House buyers ‘hedging their bets’ as demand slips in May

House buyers ‘hedging their bets’ as demand slips in May
Shekina Tuahene
Written By:
Shekina Tuahene

Some prospective house buyers are waiting for the outcome of the general election and a change to the base rate before going ahead with plans, the head of an estate agency association said.

Reacting to the 16% fall in potential buyers registering with estate agents in May, which fell from an average of 88 in April to 74, Nathan Emerson, CEO of Propertymark, said some people were “hedging their bets”.

According to Propertymark’s Housing Insight Report for May, there was also a marginal fall in the average number of viewings per property.

The amount of new property supply declined too, with around 11 homes placed for sale per branch in May, down from 12 previously.

There was also a contraction in the volume of market appraisals undertaken during the month, with a 6% decline from 26 to 24 in May.

Despite this, there was a rise in available housing stock, which went up from an average of 40 properties per branch to around 42.

House buyers holding out

Emerson said: “After a flurry of activity last month, there has been a shift in key metrics, including a reduction in prospective buyer registrations and viewing numbers. However, this is in line with expectations/established seasonal trends, with consumer attention beginning to shift from housing to holidays.

“On a positive note, the number of sales agreed increased marginally, suggesting that the market remains dynamic. The good news for buyers is that the gap between asking prices and market expectations continues to narrow and stock levels continue to increase.

“With pricing and availability improving, now is a great time to enact moving plans.”

Emerson added: “Despite this, some buyers are hedging their bets, awaiting the outcome of the general election and movements in the base rate. However, elongating exchange times suggest that buyers should not delay if they want to move in 2024.”

Exchange times remain lengthy

The Propertymark report found the average number of sales across each estate agent branch rose from nine in April to around 10 in May.

The gap between asking prices and market expectations narrowed, but they were still misaligned.

In May, more than 70% of properties sold for less than their asking price.

The time to exchange continued to fluctuate, Propertymark said, but was still “historically high”, with the majority of transactions taking more than 13 weeks to complete.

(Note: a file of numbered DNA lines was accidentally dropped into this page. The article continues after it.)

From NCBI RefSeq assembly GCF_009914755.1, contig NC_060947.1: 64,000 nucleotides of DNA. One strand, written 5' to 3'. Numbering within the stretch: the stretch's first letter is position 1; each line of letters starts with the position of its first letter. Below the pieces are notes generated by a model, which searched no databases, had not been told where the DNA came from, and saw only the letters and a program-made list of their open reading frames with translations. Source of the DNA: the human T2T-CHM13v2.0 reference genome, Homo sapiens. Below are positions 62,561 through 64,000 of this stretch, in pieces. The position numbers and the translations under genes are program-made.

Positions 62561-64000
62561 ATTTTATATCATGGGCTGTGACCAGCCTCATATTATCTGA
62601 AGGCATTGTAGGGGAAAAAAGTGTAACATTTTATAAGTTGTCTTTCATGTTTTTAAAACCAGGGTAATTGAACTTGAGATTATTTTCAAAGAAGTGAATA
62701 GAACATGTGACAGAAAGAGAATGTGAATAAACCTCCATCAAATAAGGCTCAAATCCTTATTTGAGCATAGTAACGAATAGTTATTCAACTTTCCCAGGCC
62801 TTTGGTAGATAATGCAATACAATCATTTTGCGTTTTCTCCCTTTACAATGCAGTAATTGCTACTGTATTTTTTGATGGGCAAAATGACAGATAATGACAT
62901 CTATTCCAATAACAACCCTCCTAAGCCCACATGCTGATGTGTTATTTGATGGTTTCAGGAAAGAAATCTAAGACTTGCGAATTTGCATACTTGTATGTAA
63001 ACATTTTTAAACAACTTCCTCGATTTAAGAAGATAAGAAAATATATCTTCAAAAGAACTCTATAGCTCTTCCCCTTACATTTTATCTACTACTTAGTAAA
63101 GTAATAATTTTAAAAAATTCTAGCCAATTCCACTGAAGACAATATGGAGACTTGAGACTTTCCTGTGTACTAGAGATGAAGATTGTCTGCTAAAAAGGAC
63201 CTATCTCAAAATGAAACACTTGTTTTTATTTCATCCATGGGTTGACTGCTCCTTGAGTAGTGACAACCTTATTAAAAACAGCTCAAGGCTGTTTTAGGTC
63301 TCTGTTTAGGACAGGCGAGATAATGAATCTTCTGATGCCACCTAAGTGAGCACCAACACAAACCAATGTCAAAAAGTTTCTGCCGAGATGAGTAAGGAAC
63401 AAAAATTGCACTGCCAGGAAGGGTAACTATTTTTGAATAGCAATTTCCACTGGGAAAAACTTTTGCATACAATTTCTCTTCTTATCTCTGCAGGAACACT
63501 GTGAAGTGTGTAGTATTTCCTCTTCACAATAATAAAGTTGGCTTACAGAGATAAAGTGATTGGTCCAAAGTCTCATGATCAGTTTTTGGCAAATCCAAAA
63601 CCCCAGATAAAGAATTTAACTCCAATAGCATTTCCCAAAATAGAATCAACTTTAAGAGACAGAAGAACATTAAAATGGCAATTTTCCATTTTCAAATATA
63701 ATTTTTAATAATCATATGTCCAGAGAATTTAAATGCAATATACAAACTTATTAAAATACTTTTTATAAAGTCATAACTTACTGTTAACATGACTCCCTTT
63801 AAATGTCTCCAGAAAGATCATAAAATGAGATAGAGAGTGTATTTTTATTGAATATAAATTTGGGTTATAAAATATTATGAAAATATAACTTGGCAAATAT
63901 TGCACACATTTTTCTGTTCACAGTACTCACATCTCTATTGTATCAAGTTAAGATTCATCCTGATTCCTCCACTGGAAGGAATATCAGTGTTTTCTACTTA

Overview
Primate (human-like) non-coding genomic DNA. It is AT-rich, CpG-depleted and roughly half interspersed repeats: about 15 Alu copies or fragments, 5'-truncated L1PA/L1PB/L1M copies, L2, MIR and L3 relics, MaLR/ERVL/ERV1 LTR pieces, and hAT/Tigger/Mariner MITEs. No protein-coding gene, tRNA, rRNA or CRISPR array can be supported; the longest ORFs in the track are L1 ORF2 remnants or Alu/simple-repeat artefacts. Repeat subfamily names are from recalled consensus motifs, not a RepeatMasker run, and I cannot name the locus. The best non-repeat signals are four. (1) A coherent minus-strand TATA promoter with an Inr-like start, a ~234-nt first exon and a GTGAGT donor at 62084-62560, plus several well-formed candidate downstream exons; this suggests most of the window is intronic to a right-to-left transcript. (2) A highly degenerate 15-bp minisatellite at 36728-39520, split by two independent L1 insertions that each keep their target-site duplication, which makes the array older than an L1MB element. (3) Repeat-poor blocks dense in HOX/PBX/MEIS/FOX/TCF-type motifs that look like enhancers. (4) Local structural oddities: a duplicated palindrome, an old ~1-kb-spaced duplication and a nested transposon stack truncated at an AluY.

Tenant demand rises

On the lettings market side, the average number of new prospective tenants registering with each estate agency branch rose from 90 in April to 97 in May.

Stock levels also increased from around 10 rental properties to 11 and remained within long-running parameters.

Tenant demand continued to outstrip supply, with roughly nine applicants registering for each available property. This was flat month-to-month, but below last year’s figure of 13 tenants.

There was also an increase in the average number of new tenancies agreed.

The proportion of Propertymark’s members reporting no growth in rental prices remained flat at 47%, as did the 34% share of members noting a rise in rental prices.

However, the share of members saying rental prices had dropped increased from 12% in April to 18% in May.

Emerson said: “In the residential lettings sector, tenant demand continues to increase. While stock levels have improved, there were around nine applicants registered for each available property in May. Although most members report that rents continue to rise or have remained static, there is some good news for prospective tenants, with an increase in the number of members reporting rents falling (18% in May 2024 versus 12% in April 2024).

“While both sectors remain resilient, there is much that the next government can do to support buyers [and] renters, such as improving the home buying/renting process and professionalisation of the sector via the regulation of agents. More broadly, there is a need for a review of property taxes to make changes [that] stimulate supply and demand.”